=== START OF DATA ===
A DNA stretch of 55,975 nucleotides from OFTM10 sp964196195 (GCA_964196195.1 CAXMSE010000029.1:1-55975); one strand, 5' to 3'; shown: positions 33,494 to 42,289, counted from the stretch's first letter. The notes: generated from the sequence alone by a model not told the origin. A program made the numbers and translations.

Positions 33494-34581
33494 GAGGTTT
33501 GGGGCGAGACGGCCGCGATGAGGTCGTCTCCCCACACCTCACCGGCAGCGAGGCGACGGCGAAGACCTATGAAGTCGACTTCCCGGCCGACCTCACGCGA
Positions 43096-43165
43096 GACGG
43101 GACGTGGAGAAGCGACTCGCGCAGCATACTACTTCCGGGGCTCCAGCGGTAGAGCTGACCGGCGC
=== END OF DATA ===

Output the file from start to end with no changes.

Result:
A DNA stretch of 55,975 nucleotides from OFTM10 sp964196195 (GCA_964196195.1 CAXMSE010000029.1:1-55975); one strand, 5' to 3'; shown: positions 33,494 to 42,289, counted from the stretch's first letter. The notes: generated from the sequence alone by a model not told the origin. A program made the numbers and translations.

Positions 33494-34581
33494 GAGGTTT
33501 GGGGCGAGACGGCCGCGATGAGGTCGTCTCCCCACACCTCACCGGCAGCGAGGCGACGGCGAAGACCTATGAAGTCGACTTCCCGGCCGACCTCACGCGA
Positions 43096-43165
43096 GACGG
43101 GACGTGGAGAAGCGACTCGCGCAGCATACTACTTCCGGGGCTCCAGCGGTAGAGCTGACCGGCGC